During this time the band had a big fan in Canada who used to write regularly. When Darragh showed me her notes on Facebook, I thought her profile picture was great, and I thought it’d be a good idea to use it, coupled with the fact she was an avid fan, which was charming in itself. We wrote to her with our thoughts and she agreed. We got the picture — a really low-res JPEG which I thought was great — and this really inspired the graphics of the sleeve. There was something special about the picture: it had an almost Roxy Music sensibility about it, and also shades of Juergen Teller. It just seemed to fit and it came about so easily. I always think that, with these kind of circumstances, it’s best to just let them unfold and see what happens. It almost designs itself. Although the picture was perfect, I felt the cover should look modern and a little ‘harder’ graphic-wise, so the bright yellow and the digital ‘construction’ lines came into play. I liked the idea of the sleeve being very clean around the front photograph, as it kind of suited the ‘digital/regimented’ aspect of their music.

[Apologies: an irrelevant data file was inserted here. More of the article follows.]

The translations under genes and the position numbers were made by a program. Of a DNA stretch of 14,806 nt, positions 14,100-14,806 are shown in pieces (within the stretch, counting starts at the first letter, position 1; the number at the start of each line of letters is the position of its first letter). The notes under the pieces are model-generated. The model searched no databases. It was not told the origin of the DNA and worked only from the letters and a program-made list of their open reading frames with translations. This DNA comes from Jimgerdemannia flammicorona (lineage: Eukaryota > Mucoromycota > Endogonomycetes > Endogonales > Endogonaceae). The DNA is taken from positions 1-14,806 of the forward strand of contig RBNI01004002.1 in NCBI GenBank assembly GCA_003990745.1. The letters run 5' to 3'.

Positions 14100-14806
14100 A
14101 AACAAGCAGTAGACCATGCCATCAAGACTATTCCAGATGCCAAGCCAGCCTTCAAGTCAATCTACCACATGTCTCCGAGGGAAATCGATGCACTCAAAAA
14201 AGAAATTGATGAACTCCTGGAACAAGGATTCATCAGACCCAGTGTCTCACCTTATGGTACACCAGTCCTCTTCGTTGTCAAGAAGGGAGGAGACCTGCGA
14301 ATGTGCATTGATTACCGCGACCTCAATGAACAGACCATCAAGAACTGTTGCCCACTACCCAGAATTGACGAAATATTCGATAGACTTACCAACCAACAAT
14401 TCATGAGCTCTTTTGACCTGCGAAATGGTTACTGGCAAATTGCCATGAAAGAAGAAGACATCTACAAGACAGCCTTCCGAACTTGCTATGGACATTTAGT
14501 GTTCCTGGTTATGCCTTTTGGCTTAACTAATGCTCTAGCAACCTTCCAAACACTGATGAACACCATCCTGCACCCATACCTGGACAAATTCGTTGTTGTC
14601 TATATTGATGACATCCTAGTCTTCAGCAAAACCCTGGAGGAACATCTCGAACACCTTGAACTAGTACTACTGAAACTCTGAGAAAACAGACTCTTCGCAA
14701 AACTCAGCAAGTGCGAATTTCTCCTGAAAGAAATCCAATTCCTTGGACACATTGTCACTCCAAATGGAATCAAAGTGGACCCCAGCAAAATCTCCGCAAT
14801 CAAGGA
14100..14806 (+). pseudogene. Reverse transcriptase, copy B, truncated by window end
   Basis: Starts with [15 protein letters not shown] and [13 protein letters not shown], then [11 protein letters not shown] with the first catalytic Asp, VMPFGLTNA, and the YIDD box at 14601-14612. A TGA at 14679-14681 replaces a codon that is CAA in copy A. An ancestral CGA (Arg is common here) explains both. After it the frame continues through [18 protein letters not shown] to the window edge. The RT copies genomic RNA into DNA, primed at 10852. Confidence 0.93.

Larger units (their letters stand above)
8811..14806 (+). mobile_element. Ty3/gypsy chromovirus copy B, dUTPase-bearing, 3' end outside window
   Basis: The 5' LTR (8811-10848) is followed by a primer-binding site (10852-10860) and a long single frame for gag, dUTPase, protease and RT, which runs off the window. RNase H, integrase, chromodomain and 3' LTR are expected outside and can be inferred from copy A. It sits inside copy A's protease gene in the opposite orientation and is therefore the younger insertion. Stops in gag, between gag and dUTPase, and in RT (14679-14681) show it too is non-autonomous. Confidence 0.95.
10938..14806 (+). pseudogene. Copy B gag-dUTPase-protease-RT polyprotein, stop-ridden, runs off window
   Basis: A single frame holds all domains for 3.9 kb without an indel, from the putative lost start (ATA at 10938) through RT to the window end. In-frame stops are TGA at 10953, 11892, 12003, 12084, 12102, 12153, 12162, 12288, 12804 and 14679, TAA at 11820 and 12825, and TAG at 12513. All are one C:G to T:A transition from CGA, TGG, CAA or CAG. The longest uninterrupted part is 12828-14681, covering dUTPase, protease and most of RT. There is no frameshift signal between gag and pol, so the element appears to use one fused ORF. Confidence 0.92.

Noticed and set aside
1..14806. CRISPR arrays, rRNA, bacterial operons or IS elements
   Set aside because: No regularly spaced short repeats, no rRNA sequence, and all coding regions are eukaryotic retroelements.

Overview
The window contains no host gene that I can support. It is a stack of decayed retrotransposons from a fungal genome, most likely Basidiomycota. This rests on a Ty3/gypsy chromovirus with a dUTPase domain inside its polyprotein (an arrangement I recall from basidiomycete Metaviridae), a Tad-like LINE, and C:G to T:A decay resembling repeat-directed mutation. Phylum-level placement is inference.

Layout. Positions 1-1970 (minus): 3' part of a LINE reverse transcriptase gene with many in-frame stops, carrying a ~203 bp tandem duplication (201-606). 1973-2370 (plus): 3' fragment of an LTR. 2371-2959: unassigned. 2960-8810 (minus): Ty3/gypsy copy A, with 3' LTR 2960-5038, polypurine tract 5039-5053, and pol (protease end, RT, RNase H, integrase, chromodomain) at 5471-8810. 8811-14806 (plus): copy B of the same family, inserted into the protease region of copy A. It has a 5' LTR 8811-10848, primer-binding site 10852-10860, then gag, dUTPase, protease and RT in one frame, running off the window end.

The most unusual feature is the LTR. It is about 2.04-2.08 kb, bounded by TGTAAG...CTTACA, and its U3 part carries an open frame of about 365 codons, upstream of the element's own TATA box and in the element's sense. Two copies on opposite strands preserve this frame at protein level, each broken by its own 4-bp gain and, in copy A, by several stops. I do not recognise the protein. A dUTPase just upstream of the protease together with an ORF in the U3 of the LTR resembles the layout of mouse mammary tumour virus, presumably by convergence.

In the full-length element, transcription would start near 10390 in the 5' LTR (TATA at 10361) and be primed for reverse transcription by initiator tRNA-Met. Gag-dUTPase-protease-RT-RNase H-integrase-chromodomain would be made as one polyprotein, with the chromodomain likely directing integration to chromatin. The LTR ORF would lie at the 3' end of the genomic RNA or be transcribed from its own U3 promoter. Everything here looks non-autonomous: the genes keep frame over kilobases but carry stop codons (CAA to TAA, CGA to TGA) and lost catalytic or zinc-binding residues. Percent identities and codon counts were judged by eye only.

This album was then re-released when the band signed to a German label, and the record company thought the sleeve was too ‘posh’, which was bizarre. So we started all over again. That was less smooth as a process, but I was really happy with that sleeve too, thankfully.
What materials did you use?
A low-res JPEG. Everything was created on computer; the band profile shots were taken by the band’s drummer, Darragh Shanahan.
Can you describe the process?
Once I spoke to Darragh about the photo and the music references for the graphics, they were happy to let me draw up some ideas. We all felt the final draft was the best so that part was pretty straightforward. As far as I remember, the sleeve was printed in Berlin.
What inspired the artwork for this particular record?
The photo really inspired the sleeve, and obviously that added to the band’s unique vibe.
Do you feel your cover relates to the music?
I’d like to think so, yes.
Did the band have any input into your work?